The Big Challenge to the Hero

Action movies focus on explosions, car crashes, and gunfire. However, all that action is meaningless if there’s nothing behind the hero. Nobody really watches action for the action alone. Audiences watch action for how it affects the hero.

People still enjoy watching “Die Hard” because the story was more than just action. It was really about a hero, John McClane, trying to get back with his wife and realizing that his own arrogance had been keeping them apart. Take away this meaning and you get all those bad “Die Hard” clones that focus on action and ignore any story or revelation in the hero’s view of the world.

Before thinking about action, think first of how your hero will change and what’s the biggest challenge facing your hero. In “Die Hard,” the hero needs to change by understanding how his own arrogance drove him apart from his wife. The action is a means to help him realize how much he truly does love his wife when faced with the threat of losing her forever.

Action is actually secondary to any story. In “The Post,” there’s little physical action. Instead, it’s a historical drama that focuses on how The Washington Post defied the Nixon administration and printed stories dubbed the Pentagon Papers, which detailed how the US government lied to the American public about the Vietnam War.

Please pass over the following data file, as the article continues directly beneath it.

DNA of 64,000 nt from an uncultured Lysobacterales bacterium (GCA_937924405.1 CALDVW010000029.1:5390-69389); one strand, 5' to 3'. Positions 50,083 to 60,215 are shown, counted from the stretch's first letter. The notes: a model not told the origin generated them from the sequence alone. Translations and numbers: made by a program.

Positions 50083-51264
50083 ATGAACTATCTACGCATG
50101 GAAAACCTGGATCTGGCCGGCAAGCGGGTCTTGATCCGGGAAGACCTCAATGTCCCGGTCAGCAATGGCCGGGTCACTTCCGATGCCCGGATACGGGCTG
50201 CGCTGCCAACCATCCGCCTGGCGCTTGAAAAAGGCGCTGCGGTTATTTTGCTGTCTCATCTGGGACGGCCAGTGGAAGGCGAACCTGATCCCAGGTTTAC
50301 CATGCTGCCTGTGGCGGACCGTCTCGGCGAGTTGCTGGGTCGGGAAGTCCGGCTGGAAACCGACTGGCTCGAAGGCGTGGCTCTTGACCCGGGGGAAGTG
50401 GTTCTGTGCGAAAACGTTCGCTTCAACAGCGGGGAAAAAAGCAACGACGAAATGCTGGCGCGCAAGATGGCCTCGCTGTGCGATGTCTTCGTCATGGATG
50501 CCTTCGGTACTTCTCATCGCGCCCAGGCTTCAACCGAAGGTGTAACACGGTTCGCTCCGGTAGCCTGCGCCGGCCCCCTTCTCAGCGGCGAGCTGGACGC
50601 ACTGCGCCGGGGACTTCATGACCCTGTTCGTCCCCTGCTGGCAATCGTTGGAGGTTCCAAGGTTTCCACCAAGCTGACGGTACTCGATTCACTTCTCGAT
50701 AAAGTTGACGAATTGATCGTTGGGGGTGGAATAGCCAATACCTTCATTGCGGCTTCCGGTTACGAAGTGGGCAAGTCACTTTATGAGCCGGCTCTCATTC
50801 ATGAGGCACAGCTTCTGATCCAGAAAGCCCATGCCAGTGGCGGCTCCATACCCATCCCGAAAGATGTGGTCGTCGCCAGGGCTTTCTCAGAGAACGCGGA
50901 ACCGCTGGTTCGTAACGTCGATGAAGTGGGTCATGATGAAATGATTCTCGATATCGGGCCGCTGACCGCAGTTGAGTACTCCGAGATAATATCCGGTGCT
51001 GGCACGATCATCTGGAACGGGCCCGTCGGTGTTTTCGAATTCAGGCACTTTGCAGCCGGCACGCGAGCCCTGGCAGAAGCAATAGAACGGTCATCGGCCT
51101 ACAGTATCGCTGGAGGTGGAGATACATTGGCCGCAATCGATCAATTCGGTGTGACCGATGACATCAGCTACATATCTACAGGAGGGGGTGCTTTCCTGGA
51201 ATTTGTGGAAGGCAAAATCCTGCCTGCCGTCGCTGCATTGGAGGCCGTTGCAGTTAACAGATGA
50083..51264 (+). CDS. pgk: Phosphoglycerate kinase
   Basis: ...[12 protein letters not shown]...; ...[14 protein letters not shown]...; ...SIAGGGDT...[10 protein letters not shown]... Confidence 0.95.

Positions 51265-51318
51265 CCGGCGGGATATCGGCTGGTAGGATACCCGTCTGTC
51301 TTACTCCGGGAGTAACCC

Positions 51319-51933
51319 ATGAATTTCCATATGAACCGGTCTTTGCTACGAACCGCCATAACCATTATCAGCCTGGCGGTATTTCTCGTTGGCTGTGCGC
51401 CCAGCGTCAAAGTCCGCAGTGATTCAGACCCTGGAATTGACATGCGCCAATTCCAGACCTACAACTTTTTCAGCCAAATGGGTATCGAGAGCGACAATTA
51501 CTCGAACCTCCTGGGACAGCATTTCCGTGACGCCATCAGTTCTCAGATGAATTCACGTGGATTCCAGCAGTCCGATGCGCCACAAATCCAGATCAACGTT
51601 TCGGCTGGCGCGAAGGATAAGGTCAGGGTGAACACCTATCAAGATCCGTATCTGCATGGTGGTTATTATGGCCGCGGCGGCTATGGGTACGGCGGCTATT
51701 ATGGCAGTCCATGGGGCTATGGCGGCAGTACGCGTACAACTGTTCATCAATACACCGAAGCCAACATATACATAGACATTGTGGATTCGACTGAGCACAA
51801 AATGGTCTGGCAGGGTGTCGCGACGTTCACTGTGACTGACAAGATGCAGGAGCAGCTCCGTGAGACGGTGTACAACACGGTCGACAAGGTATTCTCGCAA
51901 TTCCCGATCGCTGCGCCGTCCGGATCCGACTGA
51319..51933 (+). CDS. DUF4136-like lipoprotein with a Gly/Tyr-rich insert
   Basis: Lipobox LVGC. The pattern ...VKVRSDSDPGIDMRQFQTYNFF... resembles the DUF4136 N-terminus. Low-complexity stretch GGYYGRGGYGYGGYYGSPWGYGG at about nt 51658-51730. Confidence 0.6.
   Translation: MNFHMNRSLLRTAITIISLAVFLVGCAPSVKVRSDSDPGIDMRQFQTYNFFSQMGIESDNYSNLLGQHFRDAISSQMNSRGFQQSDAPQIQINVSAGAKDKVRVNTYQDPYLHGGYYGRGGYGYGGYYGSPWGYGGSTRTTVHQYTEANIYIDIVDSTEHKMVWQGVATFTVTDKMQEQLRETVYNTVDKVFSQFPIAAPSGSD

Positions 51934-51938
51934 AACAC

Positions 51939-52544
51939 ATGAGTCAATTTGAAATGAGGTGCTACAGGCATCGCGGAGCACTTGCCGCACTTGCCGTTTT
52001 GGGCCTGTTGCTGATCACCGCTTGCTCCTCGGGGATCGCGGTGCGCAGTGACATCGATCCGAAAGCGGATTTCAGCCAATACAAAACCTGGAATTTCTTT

Such a story could still be deadly dull if it wasn’t for the hero, the owner of The Washington Post, Katherine Graham, a woman who runs the newspaper. Her biggest challenge isn’t just running the newspaper, but that she has never done anything else worthwhile in her life because her father and then her husband ran the newspaper. When he father and husband died, she was left running it, and she doubts her own ability to run it while being surrounded by advisers who want her to make decisions for financial reasons instead of moral ones.

So Katherine Graham’s biggest challenge is proving to herself that she has what it takes to run a major newspaper. The action in “The Post” has little to do with physical fighting but more with the historical intrigue that actually occurred between The Washington Post and the Nixon administration that tried to shut down the media.

Even in big action films, there’s always a hidden challenge that the hero must face. In the special effects ladened film, “Independence Day,” the real challenge isn’t fighting aliens trying to exterminate mankind from the face of the Earth. The real challenge is that the President is a former fighter pilot and the world (and himself) thinks he’s not qualified to be President. To prove himself, he has to literally save the world and thereby prove he’s capable of being President.

Strip away this meaning and you get the awful sequel, “Independence Day: Resurgence” that lacks any meaning or challenge to the hero whatsoever and solely focuses on action that means nothing to anyone.

So whether your story contains lots of action like “Die Hard” or relatively little physical action like “The Post,” you always need your hero to face his or her greatest challenge in life. The action exists solely to force the hero to confront this challenge.

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